The Human Knot tangles with the Oklahoma City Festival of the Arts

Australian contortionist/comedian Al Millar brings his jaw-dropping feats of flexibility and daring to downtown Oklahoma City as the Festival of the Arts' official street performer.
by Brandy McDonnell Published: April 27, 2012

After practically twisting himself into the proverbial pretzel to perform “contortionist push-ups,” juggling a running chain saw and cracking up the crowd with his cheeky jokes, Al Millar's grand finale involved perching on a 12-foot pole and keeping three long knives and himself in the air while his specially made “Triple-Trouble, Double-Ended Ice Axe Blender Blade” twirled over his head like a perilous propeller.

“If you like the show, tell your friends. If you did not like the show, keep it to yourself. No one likes a whiner,” Millar joked before he put the handle of the homemade blade in his mouth and sent it spinning.

Apparently, this is what going to work looks like when you're an internationally known contortionist/comedian with the stage name ALAKAZAM and the job description “The Human Knot.” And, really, it must be seen to be believed.

Festival tradition

The native Australian is this year's official street performer for the Festival of the Arts, which means three times a day during downtown Oklahoma City's annual “rite of spring,” he does his feats of flexibility and daring in the clearing between Stage Center and the food and artists tents.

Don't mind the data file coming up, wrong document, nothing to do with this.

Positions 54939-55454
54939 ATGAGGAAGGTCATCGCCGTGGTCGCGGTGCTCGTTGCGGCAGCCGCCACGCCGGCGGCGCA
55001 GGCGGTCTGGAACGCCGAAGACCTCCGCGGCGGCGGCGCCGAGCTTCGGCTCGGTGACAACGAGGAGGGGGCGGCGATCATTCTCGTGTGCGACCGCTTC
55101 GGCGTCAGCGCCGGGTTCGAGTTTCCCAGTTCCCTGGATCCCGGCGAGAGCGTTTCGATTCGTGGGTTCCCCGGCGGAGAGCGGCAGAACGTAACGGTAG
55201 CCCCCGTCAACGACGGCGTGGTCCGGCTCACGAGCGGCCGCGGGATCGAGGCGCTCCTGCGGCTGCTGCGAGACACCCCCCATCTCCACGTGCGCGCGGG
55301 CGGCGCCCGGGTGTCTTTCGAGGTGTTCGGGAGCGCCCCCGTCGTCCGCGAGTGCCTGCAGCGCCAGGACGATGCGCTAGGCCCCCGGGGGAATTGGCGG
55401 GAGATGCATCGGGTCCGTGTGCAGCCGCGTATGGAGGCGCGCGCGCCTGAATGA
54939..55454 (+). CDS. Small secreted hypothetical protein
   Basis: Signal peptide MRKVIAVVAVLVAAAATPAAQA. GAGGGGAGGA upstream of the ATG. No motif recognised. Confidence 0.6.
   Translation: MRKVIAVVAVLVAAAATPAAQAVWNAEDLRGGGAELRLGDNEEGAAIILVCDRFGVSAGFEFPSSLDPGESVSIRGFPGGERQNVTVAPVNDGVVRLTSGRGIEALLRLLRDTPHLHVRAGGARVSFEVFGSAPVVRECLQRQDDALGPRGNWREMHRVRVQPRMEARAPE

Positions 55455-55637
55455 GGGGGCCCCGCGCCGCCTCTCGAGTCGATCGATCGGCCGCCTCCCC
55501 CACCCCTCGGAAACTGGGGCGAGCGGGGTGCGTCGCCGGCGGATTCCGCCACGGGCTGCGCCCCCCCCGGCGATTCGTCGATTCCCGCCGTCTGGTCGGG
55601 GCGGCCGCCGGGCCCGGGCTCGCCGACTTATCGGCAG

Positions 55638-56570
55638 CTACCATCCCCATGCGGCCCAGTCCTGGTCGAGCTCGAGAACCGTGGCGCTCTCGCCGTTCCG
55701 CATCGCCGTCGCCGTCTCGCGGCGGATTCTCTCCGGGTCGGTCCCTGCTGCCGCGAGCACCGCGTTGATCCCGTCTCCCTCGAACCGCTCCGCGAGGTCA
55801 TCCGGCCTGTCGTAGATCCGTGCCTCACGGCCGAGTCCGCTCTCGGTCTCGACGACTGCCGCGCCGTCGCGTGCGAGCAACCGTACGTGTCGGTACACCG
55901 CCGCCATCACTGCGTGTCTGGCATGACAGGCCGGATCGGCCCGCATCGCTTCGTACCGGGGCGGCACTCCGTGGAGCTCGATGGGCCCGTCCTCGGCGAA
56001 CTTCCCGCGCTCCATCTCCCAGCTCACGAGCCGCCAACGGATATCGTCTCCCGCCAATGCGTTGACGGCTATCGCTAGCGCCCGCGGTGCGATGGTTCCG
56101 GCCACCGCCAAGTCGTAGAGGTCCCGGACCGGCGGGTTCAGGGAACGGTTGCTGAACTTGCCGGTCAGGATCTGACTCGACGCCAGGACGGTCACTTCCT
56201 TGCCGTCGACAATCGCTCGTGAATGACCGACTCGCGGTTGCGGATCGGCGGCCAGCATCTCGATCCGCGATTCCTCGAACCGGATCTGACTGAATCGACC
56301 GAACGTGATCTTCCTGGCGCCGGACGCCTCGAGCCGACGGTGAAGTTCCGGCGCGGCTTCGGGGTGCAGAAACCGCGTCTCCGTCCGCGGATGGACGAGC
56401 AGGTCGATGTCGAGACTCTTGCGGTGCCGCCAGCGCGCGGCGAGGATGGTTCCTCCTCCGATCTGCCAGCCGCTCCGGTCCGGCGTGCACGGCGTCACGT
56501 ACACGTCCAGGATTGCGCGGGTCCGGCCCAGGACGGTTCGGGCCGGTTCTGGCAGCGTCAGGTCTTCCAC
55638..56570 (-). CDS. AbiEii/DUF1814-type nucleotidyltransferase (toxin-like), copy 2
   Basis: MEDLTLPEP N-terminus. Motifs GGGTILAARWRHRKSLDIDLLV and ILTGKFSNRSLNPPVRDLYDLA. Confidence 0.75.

The festival's street performer tradition goes back to at least the 1970s, said Emily Trotter, communications manager for festival organizers at the Arts Council of Oklahoma City.

“It's the biggest crowd I've ever seen for a street performer here. It's very entertaining,” Trotter said Thursday as people gathered on bleachers, curbs and grassy spots to watch “The Human Knot” tangle and untangle himself. “He's not just juggling bowling pins here, folks.”

Millar wiggled his entire 6-foot, 155-pound physique through the frame of an unstrung squash racket.

“No way!” squealed students from Mustang Creek Elementary School as they watched Millar squish and squirm his torso and limbs to maneuver the small round of plastic from his head to his feet, all while spouting self-deprecating, occasionally bawdy one-liners.

“I just like to try all kinds of stupid stuff. ... This is not for everyone,” Millar said after the show as he explained how he started with his racket trick. “There's lots of things I've tried that didn't work.”

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